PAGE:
A study of five formulations (Table 1, at left) was conducted at Fraunhofer Institute for Chemical Technologies (Pfinztal, Germany), using D-LFT PP resin, an LGF 800 copolymer with a melt flow index (MFI) of 70 dg/min previously sold by Dow Automotive (Auburn Hills, MI, US) and now marketed by Styron (Berwyn, PA, US). It was combined with a 35% glass reinforcement (PPG 4588 glass rovings; chopped strands ≈25-50 mm going into the tool) from PPG Industries (Pittsburgh, PA, US) and additive systems from Addcomp. All five formulations used the same high-purity MAGPO coupling agent, dosed at 1 wt-%. Although the study did not use the newest PRIEX technology, this product represented proven technology and had a solid use history, making it a reasonable choice, given the other modifications made in the additives package. Each formulation also included a stabilization package that featured carbon black (for color) and an antioxidant stabilizer, dosed at 1.5 wt-%, although some formulations contained other additions to this baseline package.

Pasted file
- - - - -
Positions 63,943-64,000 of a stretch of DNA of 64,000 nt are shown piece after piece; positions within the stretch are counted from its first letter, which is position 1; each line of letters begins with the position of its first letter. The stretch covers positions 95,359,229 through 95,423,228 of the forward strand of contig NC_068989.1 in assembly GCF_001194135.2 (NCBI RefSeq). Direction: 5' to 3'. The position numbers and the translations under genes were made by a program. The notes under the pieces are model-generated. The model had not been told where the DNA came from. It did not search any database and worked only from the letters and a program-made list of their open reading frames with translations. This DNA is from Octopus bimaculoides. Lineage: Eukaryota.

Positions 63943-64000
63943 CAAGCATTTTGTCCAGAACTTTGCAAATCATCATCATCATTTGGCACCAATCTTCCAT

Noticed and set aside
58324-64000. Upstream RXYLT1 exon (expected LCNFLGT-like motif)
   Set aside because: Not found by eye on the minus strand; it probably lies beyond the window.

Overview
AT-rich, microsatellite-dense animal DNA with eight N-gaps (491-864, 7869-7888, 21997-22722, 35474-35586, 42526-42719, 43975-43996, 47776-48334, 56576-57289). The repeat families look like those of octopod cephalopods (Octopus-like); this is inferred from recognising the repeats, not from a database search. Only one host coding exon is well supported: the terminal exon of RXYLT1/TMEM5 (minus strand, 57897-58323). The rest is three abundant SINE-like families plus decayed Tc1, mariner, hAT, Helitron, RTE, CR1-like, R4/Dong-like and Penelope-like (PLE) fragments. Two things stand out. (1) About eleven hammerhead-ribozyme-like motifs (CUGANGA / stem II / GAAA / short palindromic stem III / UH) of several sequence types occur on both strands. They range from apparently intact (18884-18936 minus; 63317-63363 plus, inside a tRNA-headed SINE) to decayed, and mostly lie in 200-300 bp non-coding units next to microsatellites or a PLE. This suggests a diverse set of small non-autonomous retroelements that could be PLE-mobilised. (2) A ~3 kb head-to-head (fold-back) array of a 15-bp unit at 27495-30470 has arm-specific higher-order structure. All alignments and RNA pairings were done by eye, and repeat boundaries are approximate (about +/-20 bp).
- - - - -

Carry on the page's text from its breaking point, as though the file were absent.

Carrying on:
The control formulation (F1) used the standard stabilization package. F2 used an extra stabilizer, representing an older stripping-agent technology. F3 was a reduced-VOC masterbatch that relied on source reduction, that is, it contained purer components acquired from suppliers. F4 had a newer-generation stripping agent added to its stabilization package. And F5 featured an adsorbent that permanently binds with a variety of VOCs. In total, five masterbatch compounds were formulated, inline compounded into the base resin and then compression molded into test plaques. Standard specimens were cut from each plaque and subjected to ISO-standard VOC/fogging tests (VDA 278) to see if changes in chemistry affected emissions (Fig. 1, at left). Standard mechanical tests were performed to see if formulation changes affected other critical properties (Fig. 2).